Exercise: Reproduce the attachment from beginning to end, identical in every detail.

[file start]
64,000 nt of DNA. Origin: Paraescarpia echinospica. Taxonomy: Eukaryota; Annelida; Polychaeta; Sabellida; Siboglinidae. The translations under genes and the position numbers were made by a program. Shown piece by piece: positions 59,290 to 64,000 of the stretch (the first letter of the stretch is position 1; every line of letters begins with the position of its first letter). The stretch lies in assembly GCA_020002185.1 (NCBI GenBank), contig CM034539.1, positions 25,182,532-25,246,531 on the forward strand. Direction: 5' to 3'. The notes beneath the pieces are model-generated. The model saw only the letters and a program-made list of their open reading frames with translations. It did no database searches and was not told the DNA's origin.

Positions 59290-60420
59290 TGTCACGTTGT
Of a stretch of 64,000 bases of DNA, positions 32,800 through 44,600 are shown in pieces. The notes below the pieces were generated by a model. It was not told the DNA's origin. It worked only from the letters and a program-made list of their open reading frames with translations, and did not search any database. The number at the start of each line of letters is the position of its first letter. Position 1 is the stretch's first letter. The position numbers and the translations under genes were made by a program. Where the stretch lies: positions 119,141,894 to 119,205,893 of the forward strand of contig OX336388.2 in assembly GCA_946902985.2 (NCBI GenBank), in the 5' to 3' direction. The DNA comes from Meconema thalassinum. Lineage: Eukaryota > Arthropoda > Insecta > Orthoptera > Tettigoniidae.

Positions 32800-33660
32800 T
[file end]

64,000 nt of DNA. Origin: Paraescarpia echinospica. Taxonomy: Eukaryota; Annelida; Polychaeta; Sabellida; Siboglinidae. The translations under genes and the position numbers were made by a program. Shown piece by piece: positions 59,290 to 64,000 of the stretch (the first letter of the stretch is position 1; every line of letters begins with the position of its first letter). The stretch lies in assembly GCA_020002185.1 (NCBI GenBank), contig CM034539.1, positions 25,182,532-25,246,531 on the forward strand. Direction: 5' to 3'. The notes beneath the pieces are model-generated. The model saw only the letters and a program-made list of their open reading frames with translations. It did no database searches and was not told the DNA's origin.

Positions 59290-60420
59290 TGTCACGTTGT
Of a stretch of 64,000 bases of DNA, positions 32,800 through 44,600 are shown in pieces. The notes below the pieces were generated by a model. It was not told the DNA's origin. It worked only from the letters and a program-made list of their open reading frames with translations, and did not search any database. The number at the start of each line of letters is the position of its first letter. Position 1 is the stretch's first letter. The position numbers and the translations under genes were made by a program. Where the stretch lies: positions 119,141,894 to 119,205,893 of the forward strand of contig OX336388.2 in assembly GCA_946902985.2 (NCBI GenBank), in the 5' to 3' direction. The DNA comes from Meconema thalassinum. Lineage: Eukaryota > Arthropoda > Insecta > Orthoptera > Tettigoniidae.

Positions 32800-33660
32800 T